The DVD had nothing but the trailer and a couple bonus trailers if you clicked the Trimark logo.
So at the end of the day, I'm grinning to be holding this set.  I've been waiting decades for a special edition of the Warlock films, and it's finally here.  And while the HD presentations warranted a little nitpicking, they're far from cutting edge, but they're still respectable blus.  Like if I was in the business of giving letter grades, these would be in the B-range, not in danger of failing ...unlike those dirty Trimark DVDs.  Thank goodness we're replacing them.  I hope this Vestron line never ends, because there's so many more titles Lions Gate is sitting on, including a couple I've written about already, like Nightwish and Eyes of Fire.  But today I'm just happy the Warlock films have finally come home.

Too Many Blus: Argento's Inferno (DVD/ Blu-ray Comparison)

1980's Inferno is officially my favorite Dario Argento film, and I've been itching to take a look at it on this site for a while.  Arrow put out a blu-ray, Blue Underground put out a blu-ray, and then a year later, Camera Obscura put out a blu-ray they'd been promising for years would be the superior, definitive edition.  Transfer controversies, unique extras, expensive imports.  How does it all shake down?  I can't live not knowing with absolute certainty, so let's break it down.
Inferno is the sequel to Argento's Suspiria, and it's a rare thing to rank a sequel above an original.  I doubt many of you would back me on that; and I'll admit the original may be a little classier, and it was more innovative for its time, just by virtue of having come out first.  Plus, that main theme by Goblin is possibly the greatest horror movie theme of all time.  But I prefer Argento stepping on the gas a little harder over the original's classier airs, and it's hard for me to get behind all those grown women playing roles written for little girls.  So for me it's Inferno all the way.  More dream logic, more adult characters, equally stunning visuals including the brilliant underwater sequence and a far-out ending.  Plus, Emerson Lake and Palmer provide just about the only score that could ever follow-up Suspiria's and not feel like a knock-off or a let-down.
Anchor Bay gave Inferno its DVD debut in 2000, with a pretty solid, anamorphic widescreen edition, with at least a couple of respectable extras.  Blue Underground re-released it in 2007, but it was essentially the same disc.  Nobody really stepped up to give Inferno the treatment it deserved until Arrow came out in 2010, with their 30th Anniversary 2-disc set (later reissued as a single disc version in 2013, and a single disc steelbook in 2014).  Then Blue Underground came through with their special edition in 2011, as separate DVD and Blu-ray releases.  Meanwhile though, since 2009, Camera Obscura had been putting out the word to fans to hold off and wait for their edition, which would be the ultimate.  And they finally came out with their 3-disc mediabook in 2012.  But is there really such a clear winner?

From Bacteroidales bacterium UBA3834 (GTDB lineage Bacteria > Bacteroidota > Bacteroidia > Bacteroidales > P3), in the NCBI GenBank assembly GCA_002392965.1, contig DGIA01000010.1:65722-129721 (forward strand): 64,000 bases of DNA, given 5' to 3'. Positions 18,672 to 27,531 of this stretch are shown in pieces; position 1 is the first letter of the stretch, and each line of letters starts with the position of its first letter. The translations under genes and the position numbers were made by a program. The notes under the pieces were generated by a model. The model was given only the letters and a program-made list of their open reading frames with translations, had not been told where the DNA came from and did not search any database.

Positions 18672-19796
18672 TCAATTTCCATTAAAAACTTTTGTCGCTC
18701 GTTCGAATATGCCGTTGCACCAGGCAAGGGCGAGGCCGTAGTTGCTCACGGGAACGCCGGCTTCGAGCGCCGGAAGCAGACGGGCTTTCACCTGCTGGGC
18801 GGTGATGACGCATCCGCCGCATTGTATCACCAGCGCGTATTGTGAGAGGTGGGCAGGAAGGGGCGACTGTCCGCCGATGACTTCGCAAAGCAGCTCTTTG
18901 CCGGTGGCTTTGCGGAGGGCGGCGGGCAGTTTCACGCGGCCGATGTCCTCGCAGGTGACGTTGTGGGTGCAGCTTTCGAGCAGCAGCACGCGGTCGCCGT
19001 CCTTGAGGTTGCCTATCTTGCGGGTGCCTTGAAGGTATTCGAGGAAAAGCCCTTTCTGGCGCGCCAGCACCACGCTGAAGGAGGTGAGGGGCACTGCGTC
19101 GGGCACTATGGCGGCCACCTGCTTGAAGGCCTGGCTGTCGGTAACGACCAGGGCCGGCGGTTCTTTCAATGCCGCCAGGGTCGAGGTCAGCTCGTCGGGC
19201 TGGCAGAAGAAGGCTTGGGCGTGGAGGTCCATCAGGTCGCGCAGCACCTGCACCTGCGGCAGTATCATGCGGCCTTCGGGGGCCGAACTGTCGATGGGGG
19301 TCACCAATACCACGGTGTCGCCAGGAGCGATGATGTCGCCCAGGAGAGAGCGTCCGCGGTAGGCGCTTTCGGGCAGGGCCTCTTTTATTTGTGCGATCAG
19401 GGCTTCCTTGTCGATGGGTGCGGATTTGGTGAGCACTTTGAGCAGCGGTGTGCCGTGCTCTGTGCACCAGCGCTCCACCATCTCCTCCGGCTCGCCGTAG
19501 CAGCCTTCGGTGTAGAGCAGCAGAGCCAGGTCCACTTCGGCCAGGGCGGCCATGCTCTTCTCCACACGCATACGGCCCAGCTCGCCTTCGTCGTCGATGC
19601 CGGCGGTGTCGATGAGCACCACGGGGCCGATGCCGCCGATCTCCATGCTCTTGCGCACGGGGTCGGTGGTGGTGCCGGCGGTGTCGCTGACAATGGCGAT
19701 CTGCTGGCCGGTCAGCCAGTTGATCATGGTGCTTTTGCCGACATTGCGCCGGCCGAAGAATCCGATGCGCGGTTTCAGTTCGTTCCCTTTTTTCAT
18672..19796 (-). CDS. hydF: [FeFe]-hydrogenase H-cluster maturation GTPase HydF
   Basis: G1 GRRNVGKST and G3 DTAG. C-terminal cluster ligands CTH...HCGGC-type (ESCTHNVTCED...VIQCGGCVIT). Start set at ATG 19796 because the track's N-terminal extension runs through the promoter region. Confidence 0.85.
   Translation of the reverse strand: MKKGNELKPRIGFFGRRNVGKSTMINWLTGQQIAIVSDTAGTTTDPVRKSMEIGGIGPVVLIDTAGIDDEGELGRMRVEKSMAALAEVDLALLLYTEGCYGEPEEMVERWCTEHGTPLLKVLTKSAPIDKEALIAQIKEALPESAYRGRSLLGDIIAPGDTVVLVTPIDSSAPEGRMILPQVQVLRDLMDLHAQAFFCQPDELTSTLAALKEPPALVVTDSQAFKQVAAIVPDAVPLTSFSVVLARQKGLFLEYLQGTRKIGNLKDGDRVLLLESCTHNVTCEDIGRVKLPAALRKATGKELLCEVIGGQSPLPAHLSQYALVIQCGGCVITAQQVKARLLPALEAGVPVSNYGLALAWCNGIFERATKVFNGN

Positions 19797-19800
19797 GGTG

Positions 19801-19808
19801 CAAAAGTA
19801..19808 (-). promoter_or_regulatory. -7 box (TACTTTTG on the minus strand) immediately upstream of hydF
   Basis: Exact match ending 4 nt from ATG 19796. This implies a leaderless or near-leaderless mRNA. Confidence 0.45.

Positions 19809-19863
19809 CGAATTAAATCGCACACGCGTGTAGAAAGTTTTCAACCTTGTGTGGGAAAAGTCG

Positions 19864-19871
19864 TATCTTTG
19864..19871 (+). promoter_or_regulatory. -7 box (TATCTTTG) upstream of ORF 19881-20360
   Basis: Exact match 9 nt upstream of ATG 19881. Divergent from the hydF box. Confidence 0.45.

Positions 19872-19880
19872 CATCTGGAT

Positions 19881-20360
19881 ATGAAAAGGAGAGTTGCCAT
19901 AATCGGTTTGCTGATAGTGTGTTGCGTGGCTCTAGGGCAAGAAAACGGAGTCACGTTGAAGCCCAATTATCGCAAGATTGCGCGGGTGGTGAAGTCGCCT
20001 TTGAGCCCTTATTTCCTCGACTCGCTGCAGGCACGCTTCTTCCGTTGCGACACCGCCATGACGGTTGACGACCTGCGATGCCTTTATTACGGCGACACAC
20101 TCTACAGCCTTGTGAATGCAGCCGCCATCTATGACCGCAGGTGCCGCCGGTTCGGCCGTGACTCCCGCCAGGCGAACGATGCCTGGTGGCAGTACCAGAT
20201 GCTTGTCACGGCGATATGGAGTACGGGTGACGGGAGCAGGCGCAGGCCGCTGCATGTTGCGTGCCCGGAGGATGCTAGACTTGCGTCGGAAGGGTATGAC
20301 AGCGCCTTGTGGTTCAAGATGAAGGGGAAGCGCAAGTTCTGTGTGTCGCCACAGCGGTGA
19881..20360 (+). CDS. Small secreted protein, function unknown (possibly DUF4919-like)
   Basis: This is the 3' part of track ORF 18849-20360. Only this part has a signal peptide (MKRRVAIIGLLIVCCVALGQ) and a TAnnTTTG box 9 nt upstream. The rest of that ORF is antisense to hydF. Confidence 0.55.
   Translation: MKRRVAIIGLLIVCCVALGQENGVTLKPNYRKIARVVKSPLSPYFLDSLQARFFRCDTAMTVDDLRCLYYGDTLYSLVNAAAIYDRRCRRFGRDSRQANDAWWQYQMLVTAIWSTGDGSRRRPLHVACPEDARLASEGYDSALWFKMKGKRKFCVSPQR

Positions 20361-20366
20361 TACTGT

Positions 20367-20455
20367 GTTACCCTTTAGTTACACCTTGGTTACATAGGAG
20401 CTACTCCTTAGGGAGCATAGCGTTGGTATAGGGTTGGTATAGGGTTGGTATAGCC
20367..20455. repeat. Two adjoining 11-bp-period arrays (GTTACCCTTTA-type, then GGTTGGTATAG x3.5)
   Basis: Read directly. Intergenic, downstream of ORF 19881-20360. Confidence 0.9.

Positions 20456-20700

1) Anchor Bay 2000 DVD, 2) Arrow 2010 Blu, 3) Blue Underground 2011 DVD,
4) Blue Underground 2011 Blu, 5) Camera Obscura 2012 DVD, 6) Camera Obscura 2012 Blu.
Oh boy, where to begin?  Aspect ratio is usually a good place, I guess.  Every release is basically 1.85:1.  The original Anchor Bay DVD is a little extra-cropped, coming in at 1.83:1, and the framing is a smidgen off.  Arrow and Blue Underground, then, are the same, both at 1.85:1, but while Camera Obscura is also exactly 1.85:1, it actually has little extra picture on all four sides.  And admittedly, extra picture around the sides isn't always entirely good news, but in this case nothing seems wrong with it.  So I'll chalk it up as a small advantage for CO, but hardly a big deal.  Now let's talk detail and picture quality.
1) Arrow Blu, 2) Blue Underground Blu, 3) Camera Obscura Blu.
Okay, it goes without saying that the DVD versions are all softer and lower resolution (although the newer DVDs are distinctly sharper and clearer than the old Anchor Bay DVD; there is a very obvious distinction there), so let's just zero in on the blus.  And... there's really not a lot of difference, actually.  I'm guessing these discs are all sourced from the same root master, and it's just a question of how each label worked with it for their discs.  In that regard, Arrow loses, looking softer than the rest, even lightly DNR'd.  But the grain isn't exactly popping in any of these.  These aren't the fancy 2 or 4k scans newer blus have gotten us used to.  It's a strong master, but not on the same level as Arrow's recent Phenomena recent limited edition.  So, here Blue Underground and Camera Obscura are pretty much tied.  But I mentioned "transfer controversies," right?  Let's talk color.
1) Anchor Bay DVD, 2) Arrow Blu, 3) Blue Underground DVD,
4) Blue Underground Blu, 5) Camera Obscura DVD, 6) Camera Obscura Blu.